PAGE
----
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Your USB to sata dock doesn't support drives > 2 TiB. You will need to get another one or connect it via sata instead of usb.


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First, if the drive is not shown in fdisk, make sure it is getting enough power,if bus powered. Second, do NOT bother to format in Windows 7. Ubuntu 15 cannot properly recognize NTFS or exFAT drives formatted by Windows 7, at least the 1T SSD I have. And those were the only two choices. Instead, format to NTFS in Ubuntu. I used fdisk to create a simple ...


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Are you sure those files are not in Trash folder? What is your filesystem? And, finally, du lies a lot.


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Using CloneZilla (http://clonezilla.org/) will take care of the details.


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Boot from a live system, plug in the new HDD via USB (or another (s)ata cable, depending on your hardware), and start a 'Terminal'. Check what is the path for your old HDD (probably /dev/sda), and the new one as well (/dev/sdb), and issue this command: sudo dd if=/dev/sda of=/dev/sdb Please remember that it will take a long time, and you will not have ...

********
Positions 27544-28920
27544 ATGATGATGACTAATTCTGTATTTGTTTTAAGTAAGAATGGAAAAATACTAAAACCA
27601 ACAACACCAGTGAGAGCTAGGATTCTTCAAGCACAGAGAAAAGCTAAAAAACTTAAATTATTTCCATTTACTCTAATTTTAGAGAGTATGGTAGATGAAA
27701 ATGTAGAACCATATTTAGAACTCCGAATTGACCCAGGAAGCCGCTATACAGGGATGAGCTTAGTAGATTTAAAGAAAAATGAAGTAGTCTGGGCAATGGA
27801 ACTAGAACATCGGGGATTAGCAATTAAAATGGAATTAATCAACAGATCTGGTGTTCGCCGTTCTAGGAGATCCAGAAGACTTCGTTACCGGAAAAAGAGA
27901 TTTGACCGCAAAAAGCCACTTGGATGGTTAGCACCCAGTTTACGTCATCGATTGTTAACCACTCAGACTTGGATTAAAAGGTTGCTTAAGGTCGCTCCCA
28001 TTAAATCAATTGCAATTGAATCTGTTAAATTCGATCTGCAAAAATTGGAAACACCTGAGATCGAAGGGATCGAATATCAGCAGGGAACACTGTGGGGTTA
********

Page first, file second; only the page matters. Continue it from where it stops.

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The easiest way to do this is by using Gparted from Live CD/USB as suggested above. To do this have a look at the "Copying and pasting a partition" section in the Gparted manual. To reproduce the steps given in the link: To copy a partition: Select an unmounted partition. See the section called “Selecting a Partition”. Choose: Partition → Copy. The ...


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Probably corrupted file system .download easus data recovery wizard application in windows system and try to diagnose the drive. If you are able to see the drive in the wizard, you can select full recover to get it back to normal. And you should be able to perform normal operations on it. I had same kind of problem with my hard drive and this helped , may ...